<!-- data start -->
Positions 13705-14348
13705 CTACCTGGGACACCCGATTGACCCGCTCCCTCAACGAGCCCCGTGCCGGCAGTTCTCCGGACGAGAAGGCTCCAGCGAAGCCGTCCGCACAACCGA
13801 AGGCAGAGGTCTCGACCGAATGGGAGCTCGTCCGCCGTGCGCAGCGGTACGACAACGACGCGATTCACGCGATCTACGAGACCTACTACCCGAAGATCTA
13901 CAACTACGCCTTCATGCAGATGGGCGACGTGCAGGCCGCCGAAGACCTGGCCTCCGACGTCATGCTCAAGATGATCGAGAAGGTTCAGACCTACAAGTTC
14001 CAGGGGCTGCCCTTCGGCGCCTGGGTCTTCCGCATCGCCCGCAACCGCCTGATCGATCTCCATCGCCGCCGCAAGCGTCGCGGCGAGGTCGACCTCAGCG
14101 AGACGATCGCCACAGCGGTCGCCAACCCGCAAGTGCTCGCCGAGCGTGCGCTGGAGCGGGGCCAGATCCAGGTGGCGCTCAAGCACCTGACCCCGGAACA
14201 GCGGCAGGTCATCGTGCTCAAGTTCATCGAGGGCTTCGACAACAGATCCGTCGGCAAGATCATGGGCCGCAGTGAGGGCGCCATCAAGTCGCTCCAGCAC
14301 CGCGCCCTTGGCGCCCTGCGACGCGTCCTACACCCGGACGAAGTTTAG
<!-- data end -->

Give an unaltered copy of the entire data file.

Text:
Positions 13705-14348
13705 CTACCTGGGACACCCGATTGACCCGCTCCCTCAACGAGCCCCGTGCCGGCAGTTCTCCGGACGAGAAGGCTCCAGCGAAGCCGTCCGCACAACCGA
13801 AGGCAGAGGTCTCGACCGAATGGGAGCTCGTCCGCCGTGCGCAGCGGTACGACAACGACGCGATTCACGCGATCTACGAGACCTACTACCCGAAGATCTA
13901 CAACTACGCCTTCATGCAGATGGGCGACGTGCAGGCCGCCGAAGACCTGGCCTCCGACGTCATGCTCAAGATGATCGAGAAGGTTCAGACCTACAAGTTC
14001 CAGGGGCTGCCCTTCGGCGCCTGGGTCTTCCGCATCGCCCGCAACCGCCTGATCGATCTCCATCGCCGCCGCAAGCGTCGCGGCGAGGTCGACCTCAGCG
14101 AGACGATCGCCACAGCGGTCGCCAACCCGCAAGTGCTCGCCGAGCGTGCGCTGGAGCGGGGCCAGATCCAGGTGGCGCTCAAGCACCTGACCCCGGAACA
14201 GCGGCAGGTCATCGTGCTCAAGTTCATCGAGGGCTTCGACAACAGATCCGTCGGCAAGATCATGGGCCGCAGTGAGGGCGCCATCAAGTCGCTCCAGCAC
14301 CGCGCCCTTGGCGCCCTGCGACGCGTCCTACACCCGGACGAAGTTTAG